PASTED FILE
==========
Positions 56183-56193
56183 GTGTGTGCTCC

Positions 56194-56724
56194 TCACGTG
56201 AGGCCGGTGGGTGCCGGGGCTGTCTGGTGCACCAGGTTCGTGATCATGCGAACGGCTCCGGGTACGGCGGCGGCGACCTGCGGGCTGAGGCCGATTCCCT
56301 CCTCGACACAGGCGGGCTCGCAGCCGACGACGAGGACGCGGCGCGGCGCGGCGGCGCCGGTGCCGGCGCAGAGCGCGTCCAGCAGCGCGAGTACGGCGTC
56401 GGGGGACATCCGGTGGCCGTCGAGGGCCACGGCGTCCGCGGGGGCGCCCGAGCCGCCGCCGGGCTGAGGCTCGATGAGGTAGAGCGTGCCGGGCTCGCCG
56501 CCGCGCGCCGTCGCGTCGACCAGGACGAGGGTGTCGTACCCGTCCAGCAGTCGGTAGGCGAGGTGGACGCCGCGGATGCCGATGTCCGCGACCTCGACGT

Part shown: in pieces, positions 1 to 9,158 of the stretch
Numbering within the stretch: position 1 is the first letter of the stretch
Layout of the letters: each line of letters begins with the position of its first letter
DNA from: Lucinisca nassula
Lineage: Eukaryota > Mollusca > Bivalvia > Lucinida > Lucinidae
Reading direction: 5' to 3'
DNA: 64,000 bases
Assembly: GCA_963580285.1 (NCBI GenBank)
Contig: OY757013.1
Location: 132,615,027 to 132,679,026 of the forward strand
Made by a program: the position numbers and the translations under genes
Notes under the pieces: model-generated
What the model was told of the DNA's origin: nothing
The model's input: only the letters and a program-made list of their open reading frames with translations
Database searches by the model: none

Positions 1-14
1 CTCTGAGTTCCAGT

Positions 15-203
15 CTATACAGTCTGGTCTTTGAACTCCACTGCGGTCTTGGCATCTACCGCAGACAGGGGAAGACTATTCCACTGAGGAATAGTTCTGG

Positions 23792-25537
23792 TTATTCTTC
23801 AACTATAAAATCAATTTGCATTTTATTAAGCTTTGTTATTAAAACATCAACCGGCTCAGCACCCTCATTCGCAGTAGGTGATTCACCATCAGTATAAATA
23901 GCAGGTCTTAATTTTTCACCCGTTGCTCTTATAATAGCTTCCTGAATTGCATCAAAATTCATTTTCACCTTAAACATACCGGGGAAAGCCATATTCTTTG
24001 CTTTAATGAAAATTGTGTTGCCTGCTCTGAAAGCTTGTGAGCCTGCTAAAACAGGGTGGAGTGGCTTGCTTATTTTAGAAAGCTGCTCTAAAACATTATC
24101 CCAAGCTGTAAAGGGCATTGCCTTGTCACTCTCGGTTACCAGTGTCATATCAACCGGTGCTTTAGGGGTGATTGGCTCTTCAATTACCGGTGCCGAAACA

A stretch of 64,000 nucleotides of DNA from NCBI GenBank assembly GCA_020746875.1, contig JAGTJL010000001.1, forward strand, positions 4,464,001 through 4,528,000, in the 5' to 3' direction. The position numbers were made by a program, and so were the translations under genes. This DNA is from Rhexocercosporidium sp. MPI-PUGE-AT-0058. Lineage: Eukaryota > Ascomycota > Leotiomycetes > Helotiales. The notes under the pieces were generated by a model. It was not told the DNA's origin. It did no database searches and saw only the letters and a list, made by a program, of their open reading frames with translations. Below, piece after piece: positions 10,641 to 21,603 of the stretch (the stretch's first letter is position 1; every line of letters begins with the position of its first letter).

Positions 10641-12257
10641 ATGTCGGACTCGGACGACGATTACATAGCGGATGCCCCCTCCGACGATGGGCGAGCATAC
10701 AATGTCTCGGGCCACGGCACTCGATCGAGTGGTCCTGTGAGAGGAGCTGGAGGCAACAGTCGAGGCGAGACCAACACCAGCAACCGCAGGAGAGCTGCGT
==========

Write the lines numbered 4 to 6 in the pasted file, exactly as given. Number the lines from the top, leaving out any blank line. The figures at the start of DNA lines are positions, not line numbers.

56194 TCACGTG
56201 AGGCCGGTGGGTGCCGGGGCTGTCTGGTGCACCAGGTTCGTGATCATGCGAACGGCTCCGGGTACGGCGGCGGCGACCTGCGGGCTGAGGCCGATTCCCT
56301 CCTCGACACAGGCGGGCTCGCAGCCGACGACGAGGACGCGGCGCGGCGCGGCGGCGCCGGTGCCGGCGCAGAGCGCGTCCAGCAGCGCGAGTACGGCGTC